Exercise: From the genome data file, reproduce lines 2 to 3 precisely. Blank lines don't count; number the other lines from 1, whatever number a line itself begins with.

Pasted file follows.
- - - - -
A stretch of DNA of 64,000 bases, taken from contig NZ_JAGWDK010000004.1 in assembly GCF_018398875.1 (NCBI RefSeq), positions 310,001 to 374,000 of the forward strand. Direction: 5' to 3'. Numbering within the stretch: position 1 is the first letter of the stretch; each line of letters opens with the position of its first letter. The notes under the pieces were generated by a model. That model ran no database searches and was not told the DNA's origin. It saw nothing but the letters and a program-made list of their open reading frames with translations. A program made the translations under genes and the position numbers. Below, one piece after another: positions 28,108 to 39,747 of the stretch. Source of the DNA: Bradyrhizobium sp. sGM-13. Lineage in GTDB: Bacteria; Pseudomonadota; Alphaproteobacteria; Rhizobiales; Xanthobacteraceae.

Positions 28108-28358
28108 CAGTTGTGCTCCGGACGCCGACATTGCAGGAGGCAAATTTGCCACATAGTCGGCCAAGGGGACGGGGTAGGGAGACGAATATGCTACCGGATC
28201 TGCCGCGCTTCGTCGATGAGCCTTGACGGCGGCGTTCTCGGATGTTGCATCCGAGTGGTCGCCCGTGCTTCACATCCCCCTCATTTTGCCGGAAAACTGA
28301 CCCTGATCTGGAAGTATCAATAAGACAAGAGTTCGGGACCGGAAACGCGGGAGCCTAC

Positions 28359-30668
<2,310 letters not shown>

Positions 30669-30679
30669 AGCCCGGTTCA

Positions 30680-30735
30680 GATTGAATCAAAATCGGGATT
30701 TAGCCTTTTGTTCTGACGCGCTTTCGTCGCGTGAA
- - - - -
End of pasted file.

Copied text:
Positions 28108-28358
28108 CAGTTGTGCTCCGGACGCCGACATTGCAGGAGGCAAATTTGCCACATAGTCGGCCAAGGGGACGGGGTAGGGAGACGAATATGCTACCGGATC